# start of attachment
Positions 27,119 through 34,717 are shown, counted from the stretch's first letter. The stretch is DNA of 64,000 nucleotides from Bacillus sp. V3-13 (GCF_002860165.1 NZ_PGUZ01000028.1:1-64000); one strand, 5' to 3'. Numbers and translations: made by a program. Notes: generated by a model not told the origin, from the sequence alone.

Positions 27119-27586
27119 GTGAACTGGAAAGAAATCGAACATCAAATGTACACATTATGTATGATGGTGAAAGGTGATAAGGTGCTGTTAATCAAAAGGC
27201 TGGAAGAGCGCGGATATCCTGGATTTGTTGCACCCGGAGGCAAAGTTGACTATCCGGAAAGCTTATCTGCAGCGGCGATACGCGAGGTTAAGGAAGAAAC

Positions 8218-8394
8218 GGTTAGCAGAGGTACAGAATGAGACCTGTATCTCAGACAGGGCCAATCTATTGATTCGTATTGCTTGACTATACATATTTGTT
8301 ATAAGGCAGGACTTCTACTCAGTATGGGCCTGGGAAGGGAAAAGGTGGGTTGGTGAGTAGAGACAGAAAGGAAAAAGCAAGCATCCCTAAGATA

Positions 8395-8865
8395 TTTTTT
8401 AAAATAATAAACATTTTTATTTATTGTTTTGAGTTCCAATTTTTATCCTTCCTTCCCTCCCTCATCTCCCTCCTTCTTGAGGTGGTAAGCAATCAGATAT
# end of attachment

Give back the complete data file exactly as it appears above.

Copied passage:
Positions 27,119 through 34,717 are shown, counted from the stretch's first letter. The stretch is DNA of 64,000 nucleotides from Bacillus sp. V3-13 (GCF_002860165.1 NZ_PGUZ01000028.1:1-64000); one strand, 5' to 3'. Numbers and translations: made by a program. Notes: generated by a model not told the origin, from the sequence alone.

Positions 27119-27586
27119 GTGAACTGGAAAGAAATCGAACATCAAATGTACACATTATGTATGATGGTGAAAGGTGATAAGGTGCTGTTAATCAAAAGGC
27201 TGGAAGAGCGCGGATATCCTGGATTTGTTGCACCCGGAGGCAAAGTTGACTATCCGGAAAGCTTATCTGCAGCGGCGATACGCGAGGTTAAGGAAGAAAC

Positions 8218-8394
8218 GGTTAGCAGAGGTACAGAATGAGACCTGTATCTCAGACAGGGCCAATCTATTGATTCGTATTGCTTGACTATACATATTTGTT
8301 ATAAGGCAGGACTTCTACTCAGTATGGGCCTGGGAAGGGAAAAGGTGGGTTGGTGAGTAGAGACAGAAAGGAAAAAGCAAGCATCCCTAAGATA

Positions 8395-8865
8395 TTTTTT
8401 AAAATAATAAACATTTTTATTTATTGTTTTGAGTTCCAATTTTTATCCTTCCTTCCCTCCCTCATCTCCCTCCTTCTTGAGGTGGTAAGCAATCAGATAT